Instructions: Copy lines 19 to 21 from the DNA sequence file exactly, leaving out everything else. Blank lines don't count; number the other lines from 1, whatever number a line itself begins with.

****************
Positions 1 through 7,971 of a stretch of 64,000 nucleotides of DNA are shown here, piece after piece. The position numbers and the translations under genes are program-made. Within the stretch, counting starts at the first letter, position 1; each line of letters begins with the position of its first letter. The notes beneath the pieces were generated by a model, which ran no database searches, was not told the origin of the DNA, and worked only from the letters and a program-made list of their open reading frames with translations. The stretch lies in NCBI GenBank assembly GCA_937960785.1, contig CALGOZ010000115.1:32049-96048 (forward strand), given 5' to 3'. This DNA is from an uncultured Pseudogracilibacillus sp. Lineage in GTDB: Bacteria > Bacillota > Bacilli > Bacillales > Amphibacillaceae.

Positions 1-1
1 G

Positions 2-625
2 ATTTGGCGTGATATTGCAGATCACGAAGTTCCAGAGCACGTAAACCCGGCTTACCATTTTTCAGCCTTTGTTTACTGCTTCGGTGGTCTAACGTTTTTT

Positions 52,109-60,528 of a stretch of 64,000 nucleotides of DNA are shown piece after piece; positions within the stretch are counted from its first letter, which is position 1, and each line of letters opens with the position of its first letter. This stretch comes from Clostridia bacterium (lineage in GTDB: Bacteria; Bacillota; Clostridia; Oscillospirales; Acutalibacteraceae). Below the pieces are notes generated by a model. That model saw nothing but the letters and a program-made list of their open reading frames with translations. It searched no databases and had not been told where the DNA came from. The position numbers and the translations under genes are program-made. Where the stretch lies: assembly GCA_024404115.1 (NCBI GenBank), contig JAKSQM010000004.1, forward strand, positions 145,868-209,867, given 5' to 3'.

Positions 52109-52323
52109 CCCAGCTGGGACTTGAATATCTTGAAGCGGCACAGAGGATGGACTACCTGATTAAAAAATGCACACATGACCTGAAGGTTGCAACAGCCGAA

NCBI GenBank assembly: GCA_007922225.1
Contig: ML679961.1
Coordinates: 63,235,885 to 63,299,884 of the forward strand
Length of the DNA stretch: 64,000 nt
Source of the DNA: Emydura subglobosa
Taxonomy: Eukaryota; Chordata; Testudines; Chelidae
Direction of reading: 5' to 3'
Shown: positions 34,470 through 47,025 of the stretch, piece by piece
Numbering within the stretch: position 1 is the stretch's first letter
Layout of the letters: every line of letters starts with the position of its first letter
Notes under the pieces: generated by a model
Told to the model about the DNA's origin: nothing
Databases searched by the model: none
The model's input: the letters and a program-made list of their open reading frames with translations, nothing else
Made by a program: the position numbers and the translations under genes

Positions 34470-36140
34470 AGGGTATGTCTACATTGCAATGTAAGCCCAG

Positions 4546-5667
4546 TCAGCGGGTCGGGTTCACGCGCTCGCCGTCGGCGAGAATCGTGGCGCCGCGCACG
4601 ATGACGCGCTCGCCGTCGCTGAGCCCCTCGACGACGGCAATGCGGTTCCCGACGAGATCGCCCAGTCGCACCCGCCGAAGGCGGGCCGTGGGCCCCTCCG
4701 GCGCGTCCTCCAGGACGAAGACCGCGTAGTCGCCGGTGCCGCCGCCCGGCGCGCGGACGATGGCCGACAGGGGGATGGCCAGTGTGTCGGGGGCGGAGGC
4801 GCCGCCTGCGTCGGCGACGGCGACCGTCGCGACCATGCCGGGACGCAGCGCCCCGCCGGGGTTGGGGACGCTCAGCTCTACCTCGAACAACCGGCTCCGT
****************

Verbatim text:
Notes under the pieces: generated by a model
Told to the model about the DNA's origin: nothing
Databases searched by the model: none